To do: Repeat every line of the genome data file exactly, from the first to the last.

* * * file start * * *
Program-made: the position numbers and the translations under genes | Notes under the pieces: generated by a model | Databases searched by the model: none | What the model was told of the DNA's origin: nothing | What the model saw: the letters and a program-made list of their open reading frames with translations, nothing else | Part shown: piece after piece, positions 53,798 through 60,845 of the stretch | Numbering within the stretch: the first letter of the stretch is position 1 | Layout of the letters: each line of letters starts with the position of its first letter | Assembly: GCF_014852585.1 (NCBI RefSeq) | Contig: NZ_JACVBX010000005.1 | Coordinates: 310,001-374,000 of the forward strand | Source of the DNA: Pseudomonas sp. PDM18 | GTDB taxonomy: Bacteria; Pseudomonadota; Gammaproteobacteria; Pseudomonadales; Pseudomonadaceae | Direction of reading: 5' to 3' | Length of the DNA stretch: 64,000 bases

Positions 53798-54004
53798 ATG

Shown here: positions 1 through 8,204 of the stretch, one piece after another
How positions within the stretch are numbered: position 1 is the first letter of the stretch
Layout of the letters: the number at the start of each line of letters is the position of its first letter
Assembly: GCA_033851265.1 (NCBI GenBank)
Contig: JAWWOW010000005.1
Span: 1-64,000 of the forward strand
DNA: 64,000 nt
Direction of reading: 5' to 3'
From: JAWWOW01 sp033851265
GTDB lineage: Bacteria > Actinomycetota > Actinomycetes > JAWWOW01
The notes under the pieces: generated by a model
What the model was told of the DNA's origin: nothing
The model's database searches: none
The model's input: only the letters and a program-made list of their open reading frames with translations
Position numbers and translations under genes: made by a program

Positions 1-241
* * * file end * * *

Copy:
Program-made: the position numbers and the translations under genes | Notes under the pieces: generated by a model | Databases searched by the model: none | What the model was told of the DNA's origin: nothing | What the model saw: the letters and a program-made list of their open reading frames with translations, nothing else | Part shown: piece after piece, positions 53,798 through 60,845 of the stretch | Numbering within the stretch: the first letter of the stretch is position 1 | Layout of the letters: each line of letters starts with the position of its first letter | Assembly: GCF_014852585.1 (NCBI RefSeq) | Contig: NZ_JACVBX010000005.1 | Coordinates: 310,001-374,000 of the forward strand | Source of the DNA: Pseudomonas sp. PDM18 | GTDB taxonomy: Bacteria; Pseudomonadota; Gammaproteobacteria; Pseudomonadales; Pseudomonadaceae | Direction of reading: 5' to 3' | Length of the DNA stretch: 64,000 bases

Positions 53798-54004
53798 ATG

Shown here: positions 1 through 8,204 of the stretch, one piece after another
How positions within the stretch are numbered: position 1 is the first letter of the stretch
Layout of the letters: the number at the start of each line of letters is the position of its first letter
Assembly: GCA_033851265.1 (NCBI GenBank)
Contig: JAWWOW010000005.1
Span: 1-64,000 of the forward strand
DNA: 64,000 nt
Direction of reading: 5' to 3'
From: JAWWOW01 sp033851265
GTDB lineage: Bacteria > Actinomycetota > Actinomycetes > JAWWOW01
The notes under the pieces: generated by a model
What the model was told of the DNA's origin: nothing
The model's database searches: none
The model's input: only the letters and a program-made list of their open reading frames with translations
Position numbers and translations under genes: made by a program

Positions 1-241